Tiki-taka, then, is not just passing the ball quickly between players, it is about interchanging positions and intelligent movement that can create space and passing lanes for others to exploit.

In possession, it is about making the pitch as big as possible for the opponent, while shrinking it as small as possible when they have the ball.

Who invented tiki-taka?

Pep Guardiola is generally credited as the brain behind tiki-taka, despite the fact that he is uncomfortable with the nomenclature.

Although it could be argued that systems like ‘Schalke’s spinning top’ tactic from the 1930s and the Total Football approach of the Ajax and the Netherlands of the 1970s were forms of tiki-taka, in truth these were watered-down versions.

It was Johan Cruyff’s influence in the early 1990s that was the true genesis of modern tiki-taka, with Guardiola among the players that the Dutch great influenced. Whereas Total Football had a similar fluidity and interchanging of positions, it was not based so solely around passing.

After Cruyff left the head coach role, the influence of the Dutch school continued with Louis van Gaal and Frank Rijkaard, whose desire to integrate La Masia with the first team saw them begin to drill the short-passing game into the club’s youngsters, who were groomed for technical talent as opposed to their physicality.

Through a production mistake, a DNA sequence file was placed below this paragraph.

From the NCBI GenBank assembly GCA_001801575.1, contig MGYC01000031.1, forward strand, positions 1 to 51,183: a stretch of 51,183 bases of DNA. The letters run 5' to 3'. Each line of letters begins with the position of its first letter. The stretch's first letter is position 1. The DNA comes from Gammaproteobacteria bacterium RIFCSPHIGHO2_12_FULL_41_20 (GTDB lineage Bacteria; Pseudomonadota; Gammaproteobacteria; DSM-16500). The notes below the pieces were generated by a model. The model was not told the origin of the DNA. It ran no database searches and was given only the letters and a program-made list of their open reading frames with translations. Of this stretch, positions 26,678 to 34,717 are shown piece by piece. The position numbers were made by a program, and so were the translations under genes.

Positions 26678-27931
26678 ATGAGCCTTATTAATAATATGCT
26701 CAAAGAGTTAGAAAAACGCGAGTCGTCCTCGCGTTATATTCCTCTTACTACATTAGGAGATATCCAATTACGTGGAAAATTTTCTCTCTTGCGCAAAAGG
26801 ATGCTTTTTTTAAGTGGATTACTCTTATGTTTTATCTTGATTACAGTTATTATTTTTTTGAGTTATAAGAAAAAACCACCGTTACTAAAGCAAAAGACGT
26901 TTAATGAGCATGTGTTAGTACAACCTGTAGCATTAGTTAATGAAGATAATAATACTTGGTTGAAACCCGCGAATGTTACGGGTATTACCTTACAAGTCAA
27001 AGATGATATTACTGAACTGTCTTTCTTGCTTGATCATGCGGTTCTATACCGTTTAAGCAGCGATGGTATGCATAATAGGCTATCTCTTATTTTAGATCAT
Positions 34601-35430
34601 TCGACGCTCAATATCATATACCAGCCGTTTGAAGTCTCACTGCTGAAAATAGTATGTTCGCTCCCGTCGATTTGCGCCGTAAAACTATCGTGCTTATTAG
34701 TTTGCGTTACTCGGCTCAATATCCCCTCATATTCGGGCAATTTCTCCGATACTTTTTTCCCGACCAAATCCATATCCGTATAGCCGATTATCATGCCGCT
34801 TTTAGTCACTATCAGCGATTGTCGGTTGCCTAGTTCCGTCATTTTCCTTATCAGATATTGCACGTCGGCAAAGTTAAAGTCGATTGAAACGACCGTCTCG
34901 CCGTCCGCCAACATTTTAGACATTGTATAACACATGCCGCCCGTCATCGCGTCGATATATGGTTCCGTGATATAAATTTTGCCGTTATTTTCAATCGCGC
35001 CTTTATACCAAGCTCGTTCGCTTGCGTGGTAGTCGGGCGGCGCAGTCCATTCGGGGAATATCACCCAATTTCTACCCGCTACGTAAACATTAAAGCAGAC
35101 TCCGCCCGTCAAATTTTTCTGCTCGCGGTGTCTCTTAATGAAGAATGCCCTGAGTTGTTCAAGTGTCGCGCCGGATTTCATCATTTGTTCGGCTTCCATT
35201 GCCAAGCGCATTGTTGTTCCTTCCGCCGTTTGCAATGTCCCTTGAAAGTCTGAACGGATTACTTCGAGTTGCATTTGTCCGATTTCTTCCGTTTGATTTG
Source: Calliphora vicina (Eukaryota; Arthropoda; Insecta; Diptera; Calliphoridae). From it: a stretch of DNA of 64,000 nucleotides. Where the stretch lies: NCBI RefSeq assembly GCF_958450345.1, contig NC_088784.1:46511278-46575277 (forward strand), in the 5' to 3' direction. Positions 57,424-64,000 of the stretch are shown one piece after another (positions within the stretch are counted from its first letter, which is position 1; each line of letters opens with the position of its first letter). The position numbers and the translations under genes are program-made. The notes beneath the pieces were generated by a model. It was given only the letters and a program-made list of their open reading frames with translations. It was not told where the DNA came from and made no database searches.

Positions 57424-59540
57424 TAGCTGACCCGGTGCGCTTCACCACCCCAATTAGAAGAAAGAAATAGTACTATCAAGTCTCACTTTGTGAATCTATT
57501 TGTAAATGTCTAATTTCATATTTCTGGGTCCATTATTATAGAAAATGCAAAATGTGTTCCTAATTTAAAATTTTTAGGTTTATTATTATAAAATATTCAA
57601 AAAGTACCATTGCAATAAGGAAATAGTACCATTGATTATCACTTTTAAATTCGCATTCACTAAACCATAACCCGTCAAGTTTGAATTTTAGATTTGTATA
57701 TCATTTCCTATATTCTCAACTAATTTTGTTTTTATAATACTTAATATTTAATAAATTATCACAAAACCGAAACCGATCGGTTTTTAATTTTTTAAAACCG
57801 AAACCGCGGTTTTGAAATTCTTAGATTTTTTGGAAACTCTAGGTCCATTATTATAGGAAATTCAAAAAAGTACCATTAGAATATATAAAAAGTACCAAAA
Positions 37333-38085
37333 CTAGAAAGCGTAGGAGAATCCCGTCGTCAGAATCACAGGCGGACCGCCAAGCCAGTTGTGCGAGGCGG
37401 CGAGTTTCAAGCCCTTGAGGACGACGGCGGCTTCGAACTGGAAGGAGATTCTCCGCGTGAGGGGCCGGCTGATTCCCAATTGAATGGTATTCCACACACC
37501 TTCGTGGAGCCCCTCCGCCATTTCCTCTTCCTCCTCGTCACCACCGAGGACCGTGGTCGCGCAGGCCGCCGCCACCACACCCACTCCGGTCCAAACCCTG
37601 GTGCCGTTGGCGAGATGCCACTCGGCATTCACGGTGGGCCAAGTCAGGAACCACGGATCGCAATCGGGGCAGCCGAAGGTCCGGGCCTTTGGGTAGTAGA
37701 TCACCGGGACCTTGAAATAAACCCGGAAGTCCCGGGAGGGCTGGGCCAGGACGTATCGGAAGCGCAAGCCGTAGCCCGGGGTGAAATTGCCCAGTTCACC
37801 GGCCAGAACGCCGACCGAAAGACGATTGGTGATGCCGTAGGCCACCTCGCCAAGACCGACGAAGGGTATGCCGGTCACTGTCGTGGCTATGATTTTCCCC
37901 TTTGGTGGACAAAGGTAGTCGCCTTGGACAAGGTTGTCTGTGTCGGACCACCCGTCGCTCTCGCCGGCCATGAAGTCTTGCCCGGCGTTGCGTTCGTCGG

Speaking in 2013, Cruyff reflected: "I think the way Barcelona played, it's a pleasure for everybody who likes football, because the technical qualities are the highest standard and every little child can try to do the technical qualities.

"It's not like somebody runs 100 yards in nine seconds and if you can't do it, you don't count. You always count because you can always get better.

"If you want to play basketball you've got to be two metres. Otherwise you can't play. Here, everyone can play and everyone can develop. That's the nicest thing about the game of football."

A particularly rich crop blossomed as the likes of Xavi and Andres Iniesta broke into the Barca midfield over the first decade of the millennium, and while they took time to mature, by the time Lionel Messi had broken into the first team, tiki-taka was ready to takeover the game.

“I've been lucky enough to be brought up on the Barcelona ethos, which has taught me the value of being part of a team. 'Today for you, tomorrow for me.' Those qualities are essential for life in general,” Xavi said over the mindset that pervaded the club as he came through the academy.

True tiki-taka is generally thought to have begun, therefore, when Guardiola took over as Barcelona head coach in 2008.

Which teams have used tiki-taka?

Barcelona are the side that has most notably and most successfully employed tiki-taka at club level, incredibly going 317 competitive games without losing the possession battle between May 7, 2008 and September 21, 2013.